I also feel that I should note my feelings about the ending. While the novel did wrap up very tightly (if a little abruptly for my taste), it then contained a short epilogue which acted as nothing more than a cheap cliffhanger. This felt completely unnecessary. As I’ve said before, if a book is good you really don’t need to resort to such tricks to blackmail the reader into buying any sequels. The epilogue of this novel was utterly pointless. It was the only chapter not told from Addy’s perspective and served purely to bring an new Realmwalker to Chaos, one who will presumably be vitally important in the next book. The epilogue is far too late to introduce a new character and so I personally felt that the novel read better if you skip the last few pages. They don’t serve any purpose and, naturally, I didn’t care about this new character at all because I had no idea who he was.
The characterisation in the story was not quite as strong as Fenn’s world building. The secondary cast of this novel was enormous. On top of the thirteen Realmwalkers, there was also Addy’s family and school friends in the real world. Naturally, as the cast was so huge, not all of these characters could be fully developed. Some were just dropped from the plot after a while (particularly Addy’s crush Kevin, who was barely mentioned after the first few chapters). While I appreciate that the Realmwalkers were more central to the story, some of these also gradually disappeared after the half-way mark. While Addy frequently interacted with Angel, Sam and Mikhail, some of her early pals (especially Ember and Mel) gradually seemed to spend less and less time with her.
The development of some of the secondary cast was also a little sketchy. I’ve already mentioned Simone’s sudden change of personality but Mikhail also presented a problem. Given how nice everyone was to Addy when she was new, it struck me as odd that everyone was so quick to hate on Mikhail. It was pretty obvious from the word go just how shy he was. I’m not sure how anyone could misconstrue this as being a bad person. When Mikhail does eventually do something inexcusable in the story, the reaction that the Realmwalkers have to this is pretty horrific. To vote unanimously for him to be imprisoned for three months without trial is pretty deplorable, especially when his victim is really quick to forgive him.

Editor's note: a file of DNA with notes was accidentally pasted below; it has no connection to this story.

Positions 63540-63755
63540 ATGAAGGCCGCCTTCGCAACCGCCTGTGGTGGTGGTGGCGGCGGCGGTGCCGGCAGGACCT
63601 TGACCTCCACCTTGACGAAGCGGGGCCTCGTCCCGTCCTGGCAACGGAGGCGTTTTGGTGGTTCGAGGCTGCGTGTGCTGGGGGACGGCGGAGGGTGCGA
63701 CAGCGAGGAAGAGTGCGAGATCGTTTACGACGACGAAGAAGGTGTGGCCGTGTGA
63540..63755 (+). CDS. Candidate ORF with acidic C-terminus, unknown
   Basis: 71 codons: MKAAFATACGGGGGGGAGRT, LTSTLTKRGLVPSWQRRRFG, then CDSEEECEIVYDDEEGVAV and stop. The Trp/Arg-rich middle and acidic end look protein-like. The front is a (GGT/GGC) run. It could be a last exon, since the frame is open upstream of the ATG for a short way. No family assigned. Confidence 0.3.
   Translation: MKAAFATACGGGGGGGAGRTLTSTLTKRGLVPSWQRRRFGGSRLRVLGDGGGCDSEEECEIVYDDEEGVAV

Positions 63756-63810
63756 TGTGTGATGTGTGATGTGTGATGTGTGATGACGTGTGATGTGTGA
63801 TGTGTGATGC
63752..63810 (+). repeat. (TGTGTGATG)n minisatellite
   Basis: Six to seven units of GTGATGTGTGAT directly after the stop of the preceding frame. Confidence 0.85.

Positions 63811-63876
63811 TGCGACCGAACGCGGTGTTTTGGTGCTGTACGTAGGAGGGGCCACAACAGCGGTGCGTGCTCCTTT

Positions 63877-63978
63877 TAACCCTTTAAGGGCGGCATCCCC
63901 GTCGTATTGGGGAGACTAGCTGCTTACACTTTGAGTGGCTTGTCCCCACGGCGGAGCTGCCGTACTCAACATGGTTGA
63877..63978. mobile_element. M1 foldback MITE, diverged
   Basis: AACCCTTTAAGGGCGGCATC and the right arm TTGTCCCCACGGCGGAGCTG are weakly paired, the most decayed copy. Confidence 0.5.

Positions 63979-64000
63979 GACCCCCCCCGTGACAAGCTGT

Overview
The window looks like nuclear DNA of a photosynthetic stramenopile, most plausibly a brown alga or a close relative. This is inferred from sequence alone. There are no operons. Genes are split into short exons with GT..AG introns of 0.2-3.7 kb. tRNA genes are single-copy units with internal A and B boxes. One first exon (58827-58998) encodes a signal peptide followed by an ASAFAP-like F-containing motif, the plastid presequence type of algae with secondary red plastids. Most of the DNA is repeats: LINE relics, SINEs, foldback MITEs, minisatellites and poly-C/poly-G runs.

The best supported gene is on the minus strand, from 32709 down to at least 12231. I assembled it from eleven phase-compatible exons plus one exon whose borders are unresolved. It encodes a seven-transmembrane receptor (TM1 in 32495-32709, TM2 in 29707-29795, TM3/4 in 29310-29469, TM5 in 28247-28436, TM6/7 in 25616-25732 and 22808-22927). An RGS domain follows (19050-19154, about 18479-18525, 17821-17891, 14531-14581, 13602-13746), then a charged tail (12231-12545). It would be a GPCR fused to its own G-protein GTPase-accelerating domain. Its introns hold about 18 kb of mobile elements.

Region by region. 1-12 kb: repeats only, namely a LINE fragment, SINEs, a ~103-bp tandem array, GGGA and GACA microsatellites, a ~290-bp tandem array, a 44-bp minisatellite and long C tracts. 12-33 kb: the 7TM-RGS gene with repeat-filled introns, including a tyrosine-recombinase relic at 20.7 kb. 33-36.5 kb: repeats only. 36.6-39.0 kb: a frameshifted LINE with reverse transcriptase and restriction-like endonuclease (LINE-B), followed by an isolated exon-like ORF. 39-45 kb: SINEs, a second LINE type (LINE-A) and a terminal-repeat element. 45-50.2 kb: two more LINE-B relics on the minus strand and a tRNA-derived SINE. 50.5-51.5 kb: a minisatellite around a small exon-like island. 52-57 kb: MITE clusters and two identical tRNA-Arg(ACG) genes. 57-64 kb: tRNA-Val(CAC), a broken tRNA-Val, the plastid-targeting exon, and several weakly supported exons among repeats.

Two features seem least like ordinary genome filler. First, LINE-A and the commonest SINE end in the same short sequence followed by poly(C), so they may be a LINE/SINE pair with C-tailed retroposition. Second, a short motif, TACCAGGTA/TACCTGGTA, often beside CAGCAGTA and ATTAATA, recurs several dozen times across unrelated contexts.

Yet my biggest issue with the story is that Addy is an enormous Mary Sue. When you give characters superpowers, it’s sometime pretty hard to make them feel balanced. Usually, it’s good practice to give your character some kind of huge fatal flaw. Superman has his kryptonite, Green Lantern has the colour yellow. Addy has nothing. Absolutely nothing. Oh, and her power is mind reading plus the ability to mimic the superpowers of every other Realmwalker. Yeah, you might be starting to see the issue here. To make matters even worse, Addy never has any problem learning to use her powers. While most other Realmwalkers need training, she can just do everything first try without any real effort. She also manages to surpass the abilities of her mentor in the course of her first week in Chaos.
Her relationship with Sam was also rather sudden. The attraction was instant and the two of them didn’t really share that much page time alone so it felt a little as though they both came to the conclusion that they loved each other independently. For most of the early novel, I was actually hoping that Mikhail would be the love interest because he seemed a little sweeter. Sam was just too business orientated and, consequently, a little too straight-laced and boring. Of course, Mikhail’s later actions caused me to dislike him somewhat. Perhaps Addy should have ended up with Lang instead. He seemed nice.
Anyhow, this review is getting very long so I’ll wrap it up now. Although there are some problems with characterisation and an epilogue that’s completely unnecessary, Chaos isn’t a bad novel by any means. The plot is nicely paced, well-written and very original. I devoured this novel because I was incredibly curious to see where it was heading and was not disappointed in the conclusion. I’m really looking forward to seeing where this series goes next. If Fenn can provide a little more development for her secondary characters, it will be really one to look out for.
Chaos can be purchased as an eBook on Amazon.co.uk